One Button Benny & the Gigantic Catastrophe

Written by Alan Windram & Illustrated by Chloe-Holwill-Hunter

Published by Little Door Books – 7th August 2020

Disaster strikes! Everyone is in a panic.

Can Benny Save the day?

Will he have to press his Big Bright Red Button again?

In the second book in the series, One Button Benny is forced to go on a rescue mission. Benny and his friends are shocked to discover that the day before the ‘Cool Cat Competition’ all of their pet cats have been kidnapped – it’s a Gigantic Cat -astrophe!

One Button Benny and the Gigantic Catastrophe
By Alan Windram
Published by Little Door Books

There’s nothing for it… it’s a full-on Big Red Button emergency! A plan is dispensed by the button from a secret door in Benny’s chest compartment with a CLUNK and a CREAK and Benny and his friends follow the instructions to build a huge metal ‘Trojan-Horse-style cat. The mysterious alien kidnappers can’t resist coming back to steal the massive metal moggy, but little do they know, Benny and his friends are hiding inside when they tow it back through space to their planet.

After all that cat-napping the aliens fall asleep and our robot rescuers creep out to free the felines. But just when they think their plan has worked there’s a big ‘UH OH!’ moment… I’ll leave it to you and your little people to discover if Benny and Co. ever make it back to their own planet.

Robots and aliens are a winning combination for Early Years and Key Stage 1 children. For Y1 particularly, this would be a great book to use as a read aloud at the beginning of the year but by July, many of the children would be able to read it independently.

My son aged 7 years co-reviewed the book with me. He was able to read it aloud and I could see he was very engaged with Chloe Holwill-Hunter’s illustrations, pausing on each page to notice all the tiny details. He particularly liked the huge Trojan Horse-style metal cat and giggled instantly at the wobbly weeble-like aliens.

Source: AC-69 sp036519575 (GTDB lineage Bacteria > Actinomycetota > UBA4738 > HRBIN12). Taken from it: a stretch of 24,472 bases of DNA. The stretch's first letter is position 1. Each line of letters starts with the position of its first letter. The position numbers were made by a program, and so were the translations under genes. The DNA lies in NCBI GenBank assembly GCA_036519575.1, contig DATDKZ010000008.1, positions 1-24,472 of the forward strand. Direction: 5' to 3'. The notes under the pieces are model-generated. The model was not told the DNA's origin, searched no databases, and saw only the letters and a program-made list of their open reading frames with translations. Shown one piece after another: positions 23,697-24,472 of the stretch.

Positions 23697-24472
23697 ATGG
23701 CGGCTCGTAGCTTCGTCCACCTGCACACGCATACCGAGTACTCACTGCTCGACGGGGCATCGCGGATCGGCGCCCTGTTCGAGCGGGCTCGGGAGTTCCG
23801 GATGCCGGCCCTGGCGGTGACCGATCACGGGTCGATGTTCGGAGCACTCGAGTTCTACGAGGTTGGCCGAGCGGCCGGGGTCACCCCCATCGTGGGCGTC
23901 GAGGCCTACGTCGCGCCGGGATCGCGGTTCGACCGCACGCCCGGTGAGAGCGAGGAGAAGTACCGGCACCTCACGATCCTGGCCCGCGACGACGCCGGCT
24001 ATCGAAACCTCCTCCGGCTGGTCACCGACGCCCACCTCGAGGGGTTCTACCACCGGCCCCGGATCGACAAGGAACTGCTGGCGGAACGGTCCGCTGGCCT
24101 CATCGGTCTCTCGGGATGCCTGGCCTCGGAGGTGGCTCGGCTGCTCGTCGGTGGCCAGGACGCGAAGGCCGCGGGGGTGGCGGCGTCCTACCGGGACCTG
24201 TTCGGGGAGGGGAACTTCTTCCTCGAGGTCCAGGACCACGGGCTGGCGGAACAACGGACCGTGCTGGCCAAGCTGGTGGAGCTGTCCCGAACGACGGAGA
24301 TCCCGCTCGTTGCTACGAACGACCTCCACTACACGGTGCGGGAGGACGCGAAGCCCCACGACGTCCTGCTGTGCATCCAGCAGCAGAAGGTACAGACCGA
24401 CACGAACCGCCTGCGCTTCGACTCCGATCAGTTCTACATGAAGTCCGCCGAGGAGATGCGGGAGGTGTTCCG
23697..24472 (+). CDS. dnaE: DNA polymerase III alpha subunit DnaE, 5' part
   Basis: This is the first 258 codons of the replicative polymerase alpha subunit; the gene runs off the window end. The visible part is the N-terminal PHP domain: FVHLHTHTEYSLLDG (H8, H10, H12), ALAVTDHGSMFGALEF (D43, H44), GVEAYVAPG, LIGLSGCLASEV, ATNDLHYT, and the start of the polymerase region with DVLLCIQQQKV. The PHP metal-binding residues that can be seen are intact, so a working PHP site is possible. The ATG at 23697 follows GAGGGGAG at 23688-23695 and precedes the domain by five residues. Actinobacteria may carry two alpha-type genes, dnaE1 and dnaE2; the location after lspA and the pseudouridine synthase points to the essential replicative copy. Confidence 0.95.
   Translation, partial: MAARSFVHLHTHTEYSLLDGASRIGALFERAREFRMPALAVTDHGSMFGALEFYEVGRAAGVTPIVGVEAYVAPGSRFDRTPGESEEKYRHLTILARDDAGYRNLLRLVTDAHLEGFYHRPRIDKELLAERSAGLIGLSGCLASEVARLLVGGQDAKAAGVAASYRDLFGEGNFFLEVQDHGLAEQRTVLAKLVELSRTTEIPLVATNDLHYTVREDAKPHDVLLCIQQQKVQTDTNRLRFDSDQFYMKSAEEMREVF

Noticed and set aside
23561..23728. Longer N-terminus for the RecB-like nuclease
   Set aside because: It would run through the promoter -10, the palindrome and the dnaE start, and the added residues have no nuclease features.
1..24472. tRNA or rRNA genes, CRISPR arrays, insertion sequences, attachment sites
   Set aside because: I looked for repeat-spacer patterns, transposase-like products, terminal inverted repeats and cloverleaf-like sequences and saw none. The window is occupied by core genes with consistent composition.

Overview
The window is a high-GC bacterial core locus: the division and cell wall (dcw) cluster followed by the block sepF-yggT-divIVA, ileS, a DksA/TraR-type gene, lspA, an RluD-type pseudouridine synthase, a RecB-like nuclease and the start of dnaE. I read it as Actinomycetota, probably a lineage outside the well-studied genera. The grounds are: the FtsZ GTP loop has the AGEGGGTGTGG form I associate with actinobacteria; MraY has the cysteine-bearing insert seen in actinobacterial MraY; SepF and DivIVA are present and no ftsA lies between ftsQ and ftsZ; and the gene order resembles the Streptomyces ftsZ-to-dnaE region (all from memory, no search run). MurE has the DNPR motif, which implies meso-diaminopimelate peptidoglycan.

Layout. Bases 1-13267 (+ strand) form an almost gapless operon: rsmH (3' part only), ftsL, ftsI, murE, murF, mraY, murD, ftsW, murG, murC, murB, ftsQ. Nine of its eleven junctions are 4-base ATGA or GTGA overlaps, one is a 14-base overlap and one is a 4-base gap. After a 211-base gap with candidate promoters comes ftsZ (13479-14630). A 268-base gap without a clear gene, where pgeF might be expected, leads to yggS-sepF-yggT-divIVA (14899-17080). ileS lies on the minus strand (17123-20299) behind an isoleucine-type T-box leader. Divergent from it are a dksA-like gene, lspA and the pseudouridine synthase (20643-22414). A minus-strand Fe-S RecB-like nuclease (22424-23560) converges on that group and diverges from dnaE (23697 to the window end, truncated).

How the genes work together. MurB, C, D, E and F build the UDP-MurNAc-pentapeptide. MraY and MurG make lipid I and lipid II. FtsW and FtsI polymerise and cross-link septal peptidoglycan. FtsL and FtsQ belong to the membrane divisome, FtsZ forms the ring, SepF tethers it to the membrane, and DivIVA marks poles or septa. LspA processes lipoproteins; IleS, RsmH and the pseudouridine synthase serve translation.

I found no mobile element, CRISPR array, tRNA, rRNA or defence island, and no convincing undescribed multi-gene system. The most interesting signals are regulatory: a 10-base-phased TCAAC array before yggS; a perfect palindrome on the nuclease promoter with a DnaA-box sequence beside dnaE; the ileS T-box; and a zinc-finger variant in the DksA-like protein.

The narrative includes many different devices to practise reading with expression. There is use of capitalisation for dramatic effect and emphasis and we just knew that we had to read the speech bubbles, presented in a computer-like digital-style typeface in a robotic voice which was highly entertaining! Young children love doing sound effects and the use of onomatopoeia throughout the book gives plenty of opportunities for this.

It was also fun talking about what we thought would constitute a Red Button emergency. My son said he would press it ‘if the TV broke’ and my 5 year old daughter said ‘if we ran out of chocolate’ (I’m inclined to agree there!) It would be great to find out the children’s ideas in class.

I’d have to disagree with Benny’s mum though…having to do the dishes is ALWAYS a reason to press the Big Red Button!

A big thank you to Alan Windram and Little Door Books for providing me with a copy in advance of publication – I’m looking forward to gong on more adventures with One Button Benny.

Visit to explore more wonderful picture books.

Find them on Twitter @LittleDoorBooks

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